As the University forges ahead with construction in Allston, some residents said they are worried about how the new projects — the Enterprise Research Campus and a development at 180 Western Ave. — will impact neighborhood stability and affordability.
Harvard representatives outlined sustainability, diversity and inclusion, and resident outreach initiatives during the annual Town Gown report to Cambridge.
As Joe Biden is inaugurated as the 46th U.S. president Wednesday, a team of Crimson reporters explored how the Biden administration will affect international students, admissions, labor, and everything in between at Harvard. Here's a look at how the Biden administration will reshape the University — and what role Harvard will play in shaping it.
Reports of on-campus bias crimes jumped in 2019, while reported rapes on campus declined for the third consecutive year, Harvard’s annual security report published Friday by the University’s police force showed.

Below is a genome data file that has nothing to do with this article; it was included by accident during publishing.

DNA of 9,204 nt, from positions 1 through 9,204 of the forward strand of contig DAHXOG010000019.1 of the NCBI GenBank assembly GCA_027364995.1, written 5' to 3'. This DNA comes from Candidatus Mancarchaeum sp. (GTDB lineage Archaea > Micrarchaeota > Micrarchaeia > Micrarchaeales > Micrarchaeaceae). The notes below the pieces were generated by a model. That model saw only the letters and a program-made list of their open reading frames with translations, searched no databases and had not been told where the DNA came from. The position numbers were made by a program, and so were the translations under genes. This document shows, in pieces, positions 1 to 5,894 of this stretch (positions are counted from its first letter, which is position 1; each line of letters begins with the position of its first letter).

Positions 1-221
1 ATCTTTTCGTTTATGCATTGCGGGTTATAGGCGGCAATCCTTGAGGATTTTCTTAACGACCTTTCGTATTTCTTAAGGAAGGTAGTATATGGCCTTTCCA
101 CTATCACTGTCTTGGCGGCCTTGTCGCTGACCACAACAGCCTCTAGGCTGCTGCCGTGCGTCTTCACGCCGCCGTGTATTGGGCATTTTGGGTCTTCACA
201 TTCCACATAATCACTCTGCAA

The Every Voice bill, which would mandate additional support structures for sexual violence survivors beyond existing Title IX provisions, is pending a vote in the Massachusetts State House.
As the Massachusetts Department of Transportation weighs its options for redesigning the Massachusetts Turnpike, University spokesperson Kevin Casey wrote in an emailed statement that the school hopes the state will thoroughly evaluate “an alternative all at grade approach.”